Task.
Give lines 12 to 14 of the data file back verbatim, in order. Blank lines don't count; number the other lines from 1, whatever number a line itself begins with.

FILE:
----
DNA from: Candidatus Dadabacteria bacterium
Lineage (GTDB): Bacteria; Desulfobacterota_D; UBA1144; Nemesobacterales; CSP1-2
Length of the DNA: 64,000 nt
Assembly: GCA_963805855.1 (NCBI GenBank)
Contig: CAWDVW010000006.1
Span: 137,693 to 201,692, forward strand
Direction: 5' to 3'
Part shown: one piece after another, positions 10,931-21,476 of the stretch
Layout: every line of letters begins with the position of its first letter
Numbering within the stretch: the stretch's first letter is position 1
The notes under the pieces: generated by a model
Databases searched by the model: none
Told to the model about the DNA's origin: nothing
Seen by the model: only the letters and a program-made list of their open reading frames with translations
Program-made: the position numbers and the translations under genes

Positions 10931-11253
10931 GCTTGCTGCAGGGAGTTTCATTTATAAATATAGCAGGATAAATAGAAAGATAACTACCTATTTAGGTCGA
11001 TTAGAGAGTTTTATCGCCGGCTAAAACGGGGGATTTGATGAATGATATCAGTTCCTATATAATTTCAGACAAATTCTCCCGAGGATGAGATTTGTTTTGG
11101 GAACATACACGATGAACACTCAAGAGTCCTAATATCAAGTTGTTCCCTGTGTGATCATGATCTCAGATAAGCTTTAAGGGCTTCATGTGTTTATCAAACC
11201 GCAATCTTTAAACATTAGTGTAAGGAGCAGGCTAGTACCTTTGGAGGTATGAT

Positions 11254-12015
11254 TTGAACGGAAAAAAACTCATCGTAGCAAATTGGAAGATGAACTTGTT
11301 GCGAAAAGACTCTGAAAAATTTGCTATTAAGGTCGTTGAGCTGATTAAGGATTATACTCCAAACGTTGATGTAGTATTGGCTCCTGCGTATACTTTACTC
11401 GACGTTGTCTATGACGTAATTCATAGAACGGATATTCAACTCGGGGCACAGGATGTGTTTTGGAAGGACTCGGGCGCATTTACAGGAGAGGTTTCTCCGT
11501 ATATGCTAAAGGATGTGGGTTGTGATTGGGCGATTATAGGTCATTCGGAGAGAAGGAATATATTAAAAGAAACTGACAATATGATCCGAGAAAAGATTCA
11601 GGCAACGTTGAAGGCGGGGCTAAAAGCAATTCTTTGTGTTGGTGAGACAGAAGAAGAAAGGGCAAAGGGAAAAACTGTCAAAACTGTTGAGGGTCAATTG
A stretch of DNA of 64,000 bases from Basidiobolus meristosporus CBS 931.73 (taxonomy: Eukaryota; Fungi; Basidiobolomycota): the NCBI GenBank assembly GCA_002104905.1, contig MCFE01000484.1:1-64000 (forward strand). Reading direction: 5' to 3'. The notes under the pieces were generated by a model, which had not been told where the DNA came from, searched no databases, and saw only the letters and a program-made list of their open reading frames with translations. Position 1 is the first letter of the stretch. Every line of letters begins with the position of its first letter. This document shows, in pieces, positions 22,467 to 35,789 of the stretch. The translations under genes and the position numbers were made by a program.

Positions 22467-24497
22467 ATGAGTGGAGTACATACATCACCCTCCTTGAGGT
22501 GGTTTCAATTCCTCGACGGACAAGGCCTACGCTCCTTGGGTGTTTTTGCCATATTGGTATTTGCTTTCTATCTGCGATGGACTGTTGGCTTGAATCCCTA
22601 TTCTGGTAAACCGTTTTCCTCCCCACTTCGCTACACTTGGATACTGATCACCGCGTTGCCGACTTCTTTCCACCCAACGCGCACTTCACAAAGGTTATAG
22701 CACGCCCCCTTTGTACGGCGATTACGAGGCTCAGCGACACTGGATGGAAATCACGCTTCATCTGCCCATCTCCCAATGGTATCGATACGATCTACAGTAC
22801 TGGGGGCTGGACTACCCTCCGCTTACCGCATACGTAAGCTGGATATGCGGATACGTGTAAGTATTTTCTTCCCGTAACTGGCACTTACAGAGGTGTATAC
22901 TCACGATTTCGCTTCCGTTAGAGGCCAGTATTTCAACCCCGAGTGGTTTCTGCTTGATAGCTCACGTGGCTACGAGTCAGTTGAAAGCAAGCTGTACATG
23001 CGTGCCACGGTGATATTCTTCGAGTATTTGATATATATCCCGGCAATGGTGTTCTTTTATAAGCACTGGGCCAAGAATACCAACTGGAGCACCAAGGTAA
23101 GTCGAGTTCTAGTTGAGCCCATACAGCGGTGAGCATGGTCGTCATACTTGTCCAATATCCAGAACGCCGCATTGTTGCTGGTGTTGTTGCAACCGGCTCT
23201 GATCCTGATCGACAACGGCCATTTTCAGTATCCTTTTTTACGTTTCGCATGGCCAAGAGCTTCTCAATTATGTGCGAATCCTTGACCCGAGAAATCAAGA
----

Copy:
Databases searched by the model: none
Told to the model about the DNA's origin: nothing
Seen by the model: only the letters and a program-made list of their open reading frames with translations